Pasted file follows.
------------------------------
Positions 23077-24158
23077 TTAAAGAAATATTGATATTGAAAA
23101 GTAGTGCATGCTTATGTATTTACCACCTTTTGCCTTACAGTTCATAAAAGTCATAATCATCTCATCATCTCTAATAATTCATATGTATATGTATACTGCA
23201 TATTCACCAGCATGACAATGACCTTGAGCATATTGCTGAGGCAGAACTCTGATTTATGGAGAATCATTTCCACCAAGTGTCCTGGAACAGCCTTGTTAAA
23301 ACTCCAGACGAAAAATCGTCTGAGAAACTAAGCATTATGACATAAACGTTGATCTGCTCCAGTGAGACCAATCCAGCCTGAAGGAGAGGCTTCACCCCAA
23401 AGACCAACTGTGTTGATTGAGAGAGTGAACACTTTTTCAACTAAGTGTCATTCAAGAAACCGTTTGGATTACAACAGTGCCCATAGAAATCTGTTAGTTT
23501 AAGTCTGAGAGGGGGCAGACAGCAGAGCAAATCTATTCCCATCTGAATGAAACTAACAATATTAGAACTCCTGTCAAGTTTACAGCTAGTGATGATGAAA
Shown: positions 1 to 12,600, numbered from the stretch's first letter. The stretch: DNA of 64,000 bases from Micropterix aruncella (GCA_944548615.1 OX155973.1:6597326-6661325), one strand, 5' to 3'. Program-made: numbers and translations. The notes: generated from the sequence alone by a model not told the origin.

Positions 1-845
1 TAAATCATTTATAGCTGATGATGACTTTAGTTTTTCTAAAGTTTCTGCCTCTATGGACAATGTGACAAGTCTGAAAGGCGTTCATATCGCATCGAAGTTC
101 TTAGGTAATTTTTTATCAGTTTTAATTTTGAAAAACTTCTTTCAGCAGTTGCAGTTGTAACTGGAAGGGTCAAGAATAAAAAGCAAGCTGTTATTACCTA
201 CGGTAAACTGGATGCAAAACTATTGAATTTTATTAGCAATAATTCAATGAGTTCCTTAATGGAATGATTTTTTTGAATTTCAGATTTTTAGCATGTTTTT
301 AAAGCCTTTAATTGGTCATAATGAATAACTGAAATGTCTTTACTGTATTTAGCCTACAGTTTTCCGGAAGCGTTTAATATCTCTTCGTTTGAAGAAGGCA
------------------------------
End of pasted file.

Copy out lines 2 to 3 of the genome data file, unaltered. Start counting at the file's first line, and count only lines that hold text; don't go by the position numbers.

23077 TTAAAGAAATATTGATATTGAAAA
23101 GTAGTGCATGCTTATGTATTTACCACCTTTTGCCTTACAGTTCATAAAAGTCATAATCATCTCATCATCTCTAATAATTCATATGTATATGTATACTGCA